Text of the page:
Over the last 18 months, the COVID-19 pandemic has disrupted supply chains from end to end around the globe.
In many cases, food and beverage processors suddenly learned the hard way where weaknesses in their supply chains were. Justin Marx, CEO of Marx Foods, a supplier to restaurants and home cooks, says that the biggest challenge has been there is no common response for companies throughout the supply chain.
“It’s the unpredictability and all of the different companies’ reactions throughout the supply chain to that volatility,” says Marx. “Everybody had a different reaction to COVID.”
When the pandemic first hit, retail demand went through the roof while foodservice demand plummeted. For the most part, food manufacturers were able to keep up with demand after some early shocks to the system, but balancing those peaks and valleys was a tricky task for specialty suppliers.
Marx Foods provides a number of specialty proteins from around the world, such as pork from Spain, beef, lamb and venison from New Zealand and veal from Canada. With a worldwide supply chain, disruptions can quickly cascade into major challenges.
“For us, the proteins that got affected the most are the ones that are heavy food service items,” says Marx. “There was much more consistency in terms of demand for beef, pork and chicken than there was for venison, foie gras and wild boar, because those are things you eat in restaurants.”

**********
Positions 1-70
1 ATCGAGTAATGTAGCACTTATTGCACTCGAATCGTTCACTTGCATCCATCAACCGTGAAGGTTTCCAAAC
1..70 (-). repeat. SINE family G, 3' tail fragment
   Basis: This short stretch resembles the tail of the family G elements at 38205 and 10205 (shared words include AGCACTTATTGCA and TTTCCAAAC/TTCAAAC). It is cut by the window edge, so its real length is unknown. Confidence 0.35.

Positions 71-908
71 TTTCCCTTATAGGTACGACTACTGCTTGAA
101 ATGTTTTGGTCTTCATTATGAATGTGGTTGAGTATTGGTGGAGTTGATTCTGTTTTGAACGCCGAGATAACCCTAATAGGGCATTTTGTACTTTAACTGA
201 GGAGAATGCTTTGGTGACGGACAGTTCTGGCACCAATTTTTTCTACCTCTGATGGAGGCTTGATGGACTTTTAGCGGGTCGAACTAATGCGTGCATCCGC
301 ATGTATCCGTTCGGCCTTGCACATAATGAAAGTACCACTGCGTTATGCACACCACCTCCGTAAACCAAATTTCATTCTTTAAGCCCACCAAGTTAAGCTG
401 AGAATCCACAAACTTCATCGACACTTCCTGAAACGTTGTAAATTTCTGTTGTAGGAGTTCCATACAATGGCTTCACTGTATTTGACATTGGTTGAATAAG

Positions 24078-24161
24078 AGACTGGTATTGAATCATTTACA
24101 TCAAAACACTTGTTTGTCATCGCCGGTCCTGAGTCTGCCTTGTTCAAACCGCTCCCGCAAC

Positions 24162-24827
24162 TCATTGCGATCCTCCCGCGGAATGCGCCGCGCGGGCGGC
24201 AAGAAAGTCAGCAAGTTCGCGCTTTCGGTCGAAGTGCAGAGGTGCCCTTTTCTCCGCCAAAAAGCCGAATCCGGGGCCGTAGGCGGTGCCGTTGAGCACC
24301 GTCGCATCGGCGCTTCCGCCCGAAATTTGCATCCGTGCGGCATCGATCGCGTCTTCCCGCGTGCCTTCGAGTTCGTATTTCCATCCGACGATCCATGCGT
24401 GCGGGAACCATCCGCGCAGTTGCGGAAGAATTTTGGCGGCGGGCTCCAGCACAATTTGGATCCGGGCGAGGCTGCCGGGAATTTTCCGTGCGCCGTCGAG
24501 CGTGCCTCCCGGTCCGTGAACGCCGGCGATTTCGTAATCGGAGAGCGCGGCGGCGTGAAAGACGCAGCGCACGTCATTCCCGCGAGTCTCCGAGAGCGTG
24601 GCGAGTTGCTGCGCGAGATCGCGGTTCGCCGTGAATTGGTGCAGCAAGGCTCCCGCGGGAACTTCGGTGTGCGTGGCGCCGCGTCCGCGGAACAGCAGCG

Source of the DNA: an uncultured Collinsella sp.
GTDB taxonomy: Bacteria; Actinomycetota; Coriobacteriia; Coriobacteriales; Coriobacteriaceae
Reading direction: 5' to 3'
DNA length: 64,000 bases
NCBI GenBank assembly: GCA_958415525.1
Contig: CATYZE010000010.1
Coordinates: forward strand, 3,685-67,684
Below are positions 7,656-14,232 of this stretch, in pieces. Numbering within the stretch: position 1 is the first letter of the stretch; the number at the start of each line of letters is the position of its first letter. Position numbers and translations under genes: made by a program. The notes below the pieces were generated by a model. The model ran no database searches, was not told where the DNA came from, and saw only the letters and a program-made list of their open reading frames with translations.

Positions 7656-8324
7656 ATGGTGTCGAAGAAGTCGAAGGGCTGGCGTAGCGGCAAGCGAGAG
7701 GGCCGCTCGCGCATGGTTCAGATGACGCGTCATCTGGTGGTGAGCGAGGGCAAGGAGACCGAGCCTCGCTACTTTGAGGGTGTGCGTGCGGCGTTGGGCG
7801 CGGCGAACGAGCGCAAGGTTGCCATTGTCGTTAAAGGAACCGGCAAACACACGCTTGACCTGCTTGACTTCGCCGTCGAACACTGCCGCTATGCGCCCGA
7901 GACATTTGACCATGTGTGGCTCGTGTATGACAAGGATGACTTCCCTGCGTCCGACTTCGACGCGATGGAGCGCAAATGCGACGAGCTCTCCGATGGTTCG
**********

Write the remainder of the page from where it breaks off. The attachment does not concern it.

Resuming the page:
Marx expects to see that same phenomenon playing out for a while, not only in demand, but in supply. As he puts it, most people who eat venison at home are hunters, so markets for it and similar specialty meats are heavily driven by food service demand. Because demand dropped so precipitously, many suppliers cut back on the amount of breeding they did last year; that means that if demand gets heavy again in the short term, the supply may not be able to keep up.
Another aspect of the ongoing pandemic that is creating challenges is its effect on the labor supply. While companies in almost every industry are looking for qualified employees, food manufacturing and food service have struggled to find employees at every level, from the production line all the way up to management and heavily technical positions.
“We’ve had to move much faster than normal,” says Marx. “We used to like to put up an ad, let it run a week, then look at resumes all in one batch. We’ve started looking at resumes as they come in because we know we’ve got to act.”
Looking forward, Marx expects to face ongoing challenges for a while. His company is focusing on improving communication with both vendors and customers to ensure supply chain disruptions are minimized, as well as relying more on data forecasting to help meet its needs. But even that comes with a caveat, because the situation still isn’t normal.
“It’s hard to rely on data from 2020—and so far in 2021—when we’re trying to anticipate the future.”